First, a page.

New Legislation to Protect Rights of Freelancers

J.M. Lesinski
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An Uber Eats driver navigates traffic on 96th Street in Manhattan, New York.Photo byPhoto by J.M. Lesinski

New York State Governor Kathy Hochul recently signed into law the Freelance Isn’t Free Act, a key piece of legislation aimed at protecting the opportunities for recourse available to freelance and gig economy workers who experience non-payment for their work. 

“Every single New Yorker deserves to be treated with dignity and respect in the workplace, whether they're a full-time, part-time or freelance worker,” Hochul stated of the legislation. “As freelance work becomes more and more common, we need laws have strong protections to ensure these individuals are paid fairly for the work they do. This new law is a major step forward for this critical sector of our workforce.”

The Freelance Isn’t Free Act, also referred to as legislation S.5026/A.6040, builds on New York City’s Freelance Isn’t Free Law, by implementing more oversight and enforcement from the New York State Attorney General’s Office. 

“Freelancing is a major portion of our economy,” remarked New York State Assemblymember Harry B. Bronson of the legislation. “Freelancers work very hard every day and prior to this legislation had very little protections if a client didn’t pay them for their work. This legislation puts an end to this abuse by requiring a written contract with payment provisions. It also provides for collection procedures through a private right of action or through the Attorney General’s office if the client fails to live up to the contract. By signing this legislation into law, Governor Hochul is ensuring timely payment for freelancers so they may provide for themselves and their families —Thankyou Governor Hochul. Through this legislation the State is saying to all Freelancers you and your work is valued. Thank you Senator Gounardes as well as the Freelancers Union and all the advocates for your work for this common sense approach to ending the economic discrimination against Freelancers.”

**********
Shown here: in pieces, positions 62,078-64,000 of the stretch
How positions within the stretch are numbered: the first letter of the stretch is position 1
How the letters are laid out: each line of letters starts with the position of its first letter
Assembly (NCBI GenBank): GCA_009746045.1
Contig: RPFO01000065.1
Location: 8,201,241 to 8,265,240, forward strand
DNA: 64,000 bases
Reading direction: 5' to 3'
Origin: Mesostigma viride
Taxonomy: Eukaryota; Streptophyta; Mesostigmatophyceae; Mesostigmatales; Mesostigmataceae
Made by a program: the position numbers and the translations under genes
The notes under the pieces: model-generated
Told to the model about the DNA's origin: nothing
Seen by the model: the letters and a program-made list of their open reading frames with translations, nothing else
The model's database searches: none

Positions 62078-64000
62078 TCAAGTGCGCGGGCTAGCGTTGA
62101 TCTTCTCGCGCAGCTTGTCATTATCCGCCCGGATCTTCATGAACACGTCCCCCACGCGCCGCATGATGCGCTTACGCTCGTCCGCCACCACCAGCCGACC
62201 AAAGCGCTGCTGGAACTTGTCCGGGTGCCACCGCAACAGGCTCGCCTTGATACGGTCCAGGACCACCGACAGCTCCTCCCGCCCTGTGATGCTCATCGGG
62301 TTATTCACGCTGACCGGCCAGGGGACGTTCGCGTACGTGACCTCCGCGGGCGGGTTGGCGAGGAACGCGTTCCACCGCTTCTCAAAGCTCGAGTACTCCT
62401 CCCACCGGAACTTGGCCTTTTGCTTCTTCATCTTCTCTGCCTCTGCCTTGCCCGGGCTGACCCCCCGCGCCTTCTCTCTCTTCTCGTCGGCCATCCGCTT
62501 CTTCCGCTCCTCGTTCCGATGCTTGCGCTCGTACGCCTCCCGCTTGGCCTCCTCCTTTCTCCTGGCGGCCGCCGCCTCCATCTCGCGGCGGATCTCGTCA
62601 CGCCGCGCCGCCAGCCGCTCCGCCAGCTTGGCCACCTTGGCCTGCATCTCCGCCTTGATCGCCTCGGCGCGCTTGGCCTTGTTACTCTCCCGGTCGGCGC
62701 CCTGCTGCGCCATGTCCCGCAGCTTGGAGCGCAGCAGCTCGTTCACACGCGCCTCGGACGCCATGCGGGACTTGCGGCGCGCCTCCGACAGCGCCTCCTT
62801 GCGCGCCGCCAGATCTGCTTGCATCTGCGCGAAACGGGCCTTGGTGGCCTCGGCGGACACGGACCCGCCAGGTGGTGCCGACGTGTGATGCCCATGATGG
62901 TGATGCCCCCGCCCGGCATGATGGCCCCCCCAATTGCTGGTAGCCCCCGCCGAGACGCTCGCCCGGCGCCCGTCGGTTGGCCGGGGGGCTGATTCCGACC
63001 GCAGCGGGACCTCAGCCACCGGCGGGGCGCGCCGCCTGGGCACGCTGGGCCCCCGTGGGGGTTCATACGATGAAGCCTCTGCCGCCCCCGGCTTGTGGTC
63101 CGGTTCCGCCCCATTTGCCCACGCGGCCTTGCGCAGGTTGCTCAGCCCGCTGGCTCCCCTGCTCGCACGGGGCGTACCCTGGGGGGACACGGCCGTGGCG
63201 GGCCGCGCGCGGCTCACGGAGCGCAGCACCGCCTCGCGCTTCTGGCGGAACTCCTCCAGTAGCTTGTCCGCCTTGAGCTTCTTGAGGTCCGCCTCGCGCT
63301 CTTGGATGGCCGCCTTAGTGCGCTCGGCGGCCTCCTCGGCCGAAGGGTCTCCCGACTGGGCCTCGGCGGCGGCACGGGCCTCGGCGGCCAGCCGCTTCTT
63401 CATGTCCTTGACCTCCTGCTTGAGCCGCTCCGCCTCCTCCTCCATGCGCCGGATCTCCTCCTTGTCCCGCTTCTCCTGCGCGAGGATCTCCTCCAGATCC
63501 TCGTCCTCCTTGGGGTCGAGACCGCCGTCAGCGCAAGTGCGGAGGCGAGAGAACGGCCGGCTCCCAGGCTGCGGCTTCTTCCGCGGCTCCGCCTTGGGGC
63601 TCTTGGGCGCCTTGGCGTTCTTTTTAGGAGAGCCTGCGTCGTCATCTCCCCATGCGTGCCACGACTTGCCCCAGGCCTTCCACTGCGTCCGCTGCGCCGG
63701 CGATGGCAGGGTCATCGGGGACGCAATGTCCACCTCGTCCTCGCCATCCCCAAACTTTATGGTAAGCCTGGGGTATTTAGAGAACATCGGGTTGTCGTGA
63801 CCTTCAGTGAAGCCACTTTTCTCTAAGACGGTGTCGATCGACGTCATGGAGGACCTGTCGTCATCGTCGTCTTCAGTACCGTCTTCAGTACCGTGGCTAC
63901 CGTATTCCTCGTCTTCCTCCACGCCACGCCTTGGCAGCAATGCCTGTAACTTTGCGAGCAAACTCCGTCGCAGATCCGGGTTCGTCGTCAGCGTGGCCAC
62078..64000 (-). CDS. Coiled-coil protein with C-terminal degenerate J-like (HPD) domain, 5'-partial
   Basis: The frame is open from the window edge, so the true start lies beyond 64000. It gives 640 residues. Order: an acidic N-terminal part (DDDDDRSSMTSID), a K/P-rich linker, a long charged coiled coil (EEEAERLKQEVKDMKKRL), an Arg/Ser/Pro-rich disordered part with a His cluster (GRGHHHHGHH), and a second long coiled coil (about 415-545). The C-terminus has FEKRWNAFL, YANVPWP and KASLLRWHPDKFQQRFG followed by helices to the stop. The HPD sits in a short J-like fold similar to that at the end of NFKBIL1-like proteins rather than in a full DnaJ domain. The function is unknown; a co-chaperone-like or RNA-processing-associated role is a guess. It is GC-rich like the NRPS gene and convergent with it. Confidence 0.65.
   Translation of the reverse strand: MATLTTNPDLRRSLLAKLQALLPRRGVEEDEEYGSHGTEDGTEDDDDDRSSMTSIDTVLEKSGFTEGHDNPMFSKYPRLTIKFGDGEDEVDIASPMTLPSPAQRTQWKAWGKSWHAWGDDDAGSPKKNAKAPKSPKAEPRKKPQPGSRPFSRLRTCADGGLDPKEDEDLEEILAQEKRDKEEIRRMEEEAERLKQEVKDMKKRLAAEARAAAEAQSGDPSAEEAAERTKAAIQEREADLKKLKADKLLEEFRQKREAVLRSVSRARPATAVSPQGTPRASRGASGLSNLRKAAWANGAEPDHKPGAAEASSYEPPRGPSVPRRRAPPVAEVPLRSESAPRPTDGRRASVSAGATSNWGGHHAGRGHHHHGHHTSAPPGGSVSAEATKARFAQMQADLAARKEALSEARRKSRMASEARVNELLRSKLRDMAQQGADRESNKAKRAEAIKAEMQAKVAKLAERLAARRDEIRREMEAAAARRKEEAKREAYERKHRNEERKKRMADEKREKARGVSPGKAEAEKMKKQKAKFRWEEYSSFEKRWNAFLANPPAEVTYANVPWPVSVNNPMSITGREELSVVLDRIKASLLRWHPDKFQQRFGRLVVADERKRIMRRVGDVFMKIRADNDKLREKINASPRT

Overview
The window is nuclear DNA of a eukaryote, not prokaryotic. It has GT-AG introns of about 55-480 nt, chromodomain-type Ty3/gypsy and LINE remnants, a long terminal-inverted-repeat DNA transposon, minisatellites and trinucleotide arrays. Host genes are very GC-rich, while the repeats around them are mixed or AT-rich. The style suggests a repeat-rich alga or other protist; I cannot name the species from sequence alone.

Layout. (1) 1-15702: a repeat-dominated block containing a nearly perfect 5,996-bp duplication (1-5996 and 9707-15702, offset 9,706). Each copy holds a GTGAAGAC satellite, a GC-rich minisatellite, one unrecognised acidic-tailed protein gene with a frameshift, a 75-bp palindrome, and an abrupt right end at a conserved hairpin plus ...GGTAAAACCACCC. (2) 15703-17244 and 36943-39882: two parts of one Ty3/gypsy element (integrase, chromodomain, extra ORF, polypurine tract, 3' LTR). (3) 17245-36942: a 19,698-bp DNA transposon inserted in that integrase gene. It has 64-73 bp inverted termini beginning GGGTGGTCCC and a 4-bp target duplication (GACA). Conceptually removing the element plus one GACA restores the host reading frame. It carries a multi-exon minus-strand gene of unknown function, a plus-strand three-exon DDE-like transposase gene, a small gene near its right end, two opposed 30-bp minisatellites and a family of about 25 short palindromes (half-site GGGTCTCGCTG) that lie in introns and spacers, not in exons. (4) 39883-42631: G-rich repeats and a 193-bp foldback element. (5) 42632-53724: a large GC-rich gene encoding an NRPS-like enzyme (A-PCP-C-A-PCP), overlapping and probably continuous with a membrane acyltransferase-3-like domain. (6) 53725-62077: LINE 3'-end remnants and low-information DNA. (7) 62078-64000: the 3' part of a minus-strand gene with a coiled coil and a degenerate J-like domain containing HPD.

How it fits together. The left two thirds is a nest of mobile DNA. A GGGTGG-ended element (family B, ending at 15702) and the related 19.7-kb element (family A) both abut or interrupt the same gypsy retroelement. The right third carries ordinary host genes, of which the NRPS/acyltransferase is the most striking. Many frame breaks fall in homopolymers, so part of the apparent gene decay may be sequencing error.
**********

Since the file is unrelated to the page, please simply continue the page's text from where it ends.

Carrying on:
The legislation allows the Attorney General to bring actions on behalf of those freelance workers impacted in order to obtain remedies, such as damages and civil penalties. Additionally, freelance workers will be further protected by a right to a written contract with specific rights protections and the right to pursue a private lawsuit to protect their rights. 

"Today is a good day to be a freelancer in the state of New York,” Freelancers Union Executive Director Rafael Espinal said of the legislation. “This Thanksgiving we are thankful that New York State is committing to protections for freelancers under the law. We have the utmost confidence that NYS will lead the way in holding bad actors accountable and uplifting the independent workforce into the future. We are grateful to Governor Hochul for signing this bill into law and for our champions, bill sponsors Senator Andrew Gounardes and Assemblymember Harry Bronson for their commitment through its inception.”

The New York Department of Labor will provide model contracts on its website for those freelancers and hiring parties it applies to. These expanded rights apply to freelancers being paid at minimum of $800 for their work. 

“Every worker should be paid on time for their work, yet far too few freelancers have access to this basic right,” commented National Writers Union President Larry Goldbetter of the legislation. “We are grateful to Governor Hochul for taking action to expand worker protections for tens of thousands of freelancers, and look forward to building on Freelance Isn't Free to combat freelance wage theft in New York and across the country. We also want to thank Senator Andrew Gounardes and Assembly Member Harry Bronson for their years of persistence in championing this bill and fighting for freelancers, who will now have far more resources to collect the payment they're owed."


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I have worked as a professional journalist for over five years now, covering the arts, music, food, politics, and culture up and down both coasts of the United States. I have a B.A. in English from SUNY Fredonia with minors in Psychology and Creative Writing, as well as an M.F.A. in Creative Writing from California State University, Fresno.

Buffalo, NY
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